The board’s announcement drew loud applause from the audience. The “Turnaround Agenda” was originally heard on April 6th, but was immediately tabled.
Village Trustees voted to postpone a vote on the “Turnaround Agenda” citing the need for more discussion before they made decisions that would repeal the prevailing wage. The issue will be discussed again by Trustees at their May 19th meeting.
During the meeting, many local officials spoke out against prevailing wage repeal. Among them were Virgil Township Highway Commissioner Larry Peterson, who said: “The nonunion people need to wake up. They will get hurt just like union members. It’s not right.”
Village trustee Mike Millette also came out in opposition, saying, “I don’t think there really is any benefit to changing the prevailing wage act. I can’t imagine every village trying to set its own labor wage.”
Millette also berated Rauner’s budget, which would cut local governments’ share of the state income tax by 50 percent.
On April 14th, the “Turnaround Agenda” died in Libertyville without a single trustee willing to recommend it. Touching on the town’s displeasure with the resolution, Libertyville Mayor Terry Weppler said: “The governor’s office has asked that we pass this resolution as it stands. In my opinion, we can pass any resolution we want. If we want to pass a resolution to the governor, it should say what we want.”
In Mundelein, trustees voted to further discuss the resolution in private and return to the topic during an April 27th meeting. The April 13th gathering was attended by hundreds of union members who oppose the “Turnaround Agenda.” Though no decision has been made, many of the trustees voiced strong opposition to the resolution that day. Among them were Trustee Richard Moras, who touched on the questionable constitutionality of the matter:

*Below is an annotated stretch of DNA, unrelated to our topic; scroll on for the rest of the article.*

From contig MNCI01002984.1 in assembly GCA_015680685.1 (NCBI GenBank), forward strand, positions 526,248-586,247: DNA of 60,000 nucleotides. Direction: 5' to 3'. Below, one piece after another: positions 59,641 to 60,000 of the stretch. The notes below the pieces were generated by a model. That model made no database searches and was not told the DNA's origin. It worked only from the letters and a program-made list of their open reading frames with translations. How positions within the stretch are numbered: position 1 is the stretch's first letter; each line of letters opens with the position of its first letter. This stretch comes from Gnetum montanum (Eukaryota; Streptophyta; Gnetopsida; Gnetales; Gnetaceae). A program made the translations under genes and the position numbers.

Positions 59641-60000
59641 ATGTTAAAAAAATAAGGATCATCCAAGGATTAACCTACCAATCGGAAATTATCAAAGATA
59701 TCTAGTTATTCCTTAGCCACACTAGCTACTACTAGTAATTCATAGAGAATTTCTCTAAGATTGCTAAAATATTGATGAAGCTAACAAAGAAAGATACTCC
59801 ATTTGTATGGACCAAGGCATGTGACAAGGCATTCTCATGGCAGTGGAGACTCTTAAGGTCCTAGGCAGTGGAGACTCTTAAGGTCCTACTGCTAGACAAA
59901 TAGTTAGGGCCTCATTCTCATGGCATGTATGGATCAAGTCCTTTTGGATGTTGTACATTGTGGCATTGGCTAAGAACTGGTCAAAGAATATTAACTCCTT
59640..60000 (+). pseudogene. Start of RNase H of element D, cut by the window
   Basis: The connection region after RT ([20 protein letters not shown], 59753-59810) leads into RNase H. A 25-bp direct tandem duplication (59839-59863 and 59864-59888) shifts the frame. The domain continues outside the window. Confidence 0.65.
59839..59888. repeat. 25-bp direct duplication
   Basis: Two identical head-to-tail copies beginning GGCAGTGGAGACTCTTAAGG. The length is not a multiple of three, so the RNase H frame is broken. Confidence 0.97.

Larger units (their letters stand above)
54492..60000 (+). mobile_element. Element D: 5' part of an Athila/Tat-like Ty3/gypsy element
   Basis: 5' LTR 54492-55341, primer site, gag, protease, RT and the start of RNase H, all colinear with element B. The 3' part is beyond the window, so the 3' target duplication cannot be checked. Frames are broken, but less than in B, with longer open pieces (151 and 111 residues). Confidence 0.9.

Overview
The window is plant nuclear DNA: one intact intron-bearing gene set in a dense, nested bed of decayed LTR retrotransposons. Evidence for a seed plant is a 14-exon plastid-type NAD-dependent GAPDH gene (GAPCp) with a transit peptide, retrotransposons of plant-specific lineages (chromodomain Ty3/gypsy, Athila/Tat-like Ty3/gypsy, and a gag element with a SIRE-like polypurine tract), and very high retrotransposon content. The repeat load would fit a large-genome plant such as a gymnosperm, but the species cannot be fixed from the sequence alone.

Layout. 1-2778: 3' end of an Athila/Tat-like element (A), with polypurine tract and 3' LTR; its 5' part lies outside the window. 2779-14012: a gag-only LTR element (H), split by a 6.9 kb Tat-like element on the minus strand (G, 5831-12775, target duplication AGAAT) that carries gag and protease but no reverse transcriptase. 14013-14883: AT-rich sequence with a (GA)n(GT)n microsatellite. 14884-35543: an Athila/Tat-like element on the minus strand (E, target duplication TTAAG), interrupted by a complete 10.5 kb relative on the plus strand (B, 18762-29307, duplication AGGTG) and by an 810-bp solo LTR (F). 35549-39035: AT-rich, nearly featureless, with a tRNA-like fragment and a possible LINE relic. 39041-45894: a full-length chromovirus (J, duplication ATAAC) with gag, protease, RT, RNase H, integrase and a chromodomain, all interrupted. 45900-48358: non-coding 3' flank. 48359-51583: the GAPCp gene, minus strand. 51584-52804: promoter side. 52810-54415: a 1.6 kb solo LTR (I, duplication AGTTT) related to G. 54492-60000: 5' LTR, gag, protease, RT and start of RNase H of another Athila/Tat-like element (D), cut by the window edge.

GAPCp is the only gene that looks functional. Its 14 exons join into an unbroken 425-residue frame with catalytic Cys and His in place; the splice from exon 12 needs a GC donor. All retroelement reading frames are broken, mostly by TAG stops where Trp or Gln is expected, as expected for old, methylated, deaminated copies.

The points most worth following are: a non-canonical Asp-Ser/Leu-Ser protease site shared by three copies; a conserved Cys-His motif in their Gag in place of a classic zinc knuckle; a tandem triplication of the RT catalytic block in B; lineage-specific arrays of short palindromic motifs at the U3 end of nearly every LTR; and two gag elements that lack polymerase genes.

“I swore an oath to uphold the constitution of the State of Illinois, so it would be inappropriate of me to recommend that we secede and join Wisconsin. I cannot support this. It makes no sense, and it’s plain silly.
We have no authority or insights on these topics. This is a waste of our time, and nothing more than a political grandstand.”
Libertyville Trustee Scott Adams agreed, saying: “The governor is on a fishing expedition. He’s put a scare tactic on the municipalities by pressuring them to pass it on short notice. I just can’t support that concept.”
Outcry has perhaps been the most empassioned in McHenry County, where the International Union of Operating Engineers (IUOE) Local 150 filed a lawsuit arguing that the county board’s decision to pass Rauner’s symbolic resolution violated the Open Meetings Act. The basis of their argument is that eight county board members attended a presentation by Gov. Rauner the day before their vote. Of those who attended the meeting, only one voted against the measure.
The lawsuit suggests that with a majority of the board in attendance, the public should have been notified of the meeting.
James Sweeney, President and Business Manager of IUOE Local 150, issued a statement, saying:
“The governor strong-armed McHenry County into passing his resolution, and he did it behind closed doors, out of public sight. The people of McHenry County are entitled to attend gatherings of its board, but in this case, they were denied. Less than 24 hours later, the board passed the resolution with overwhelming public opposition.”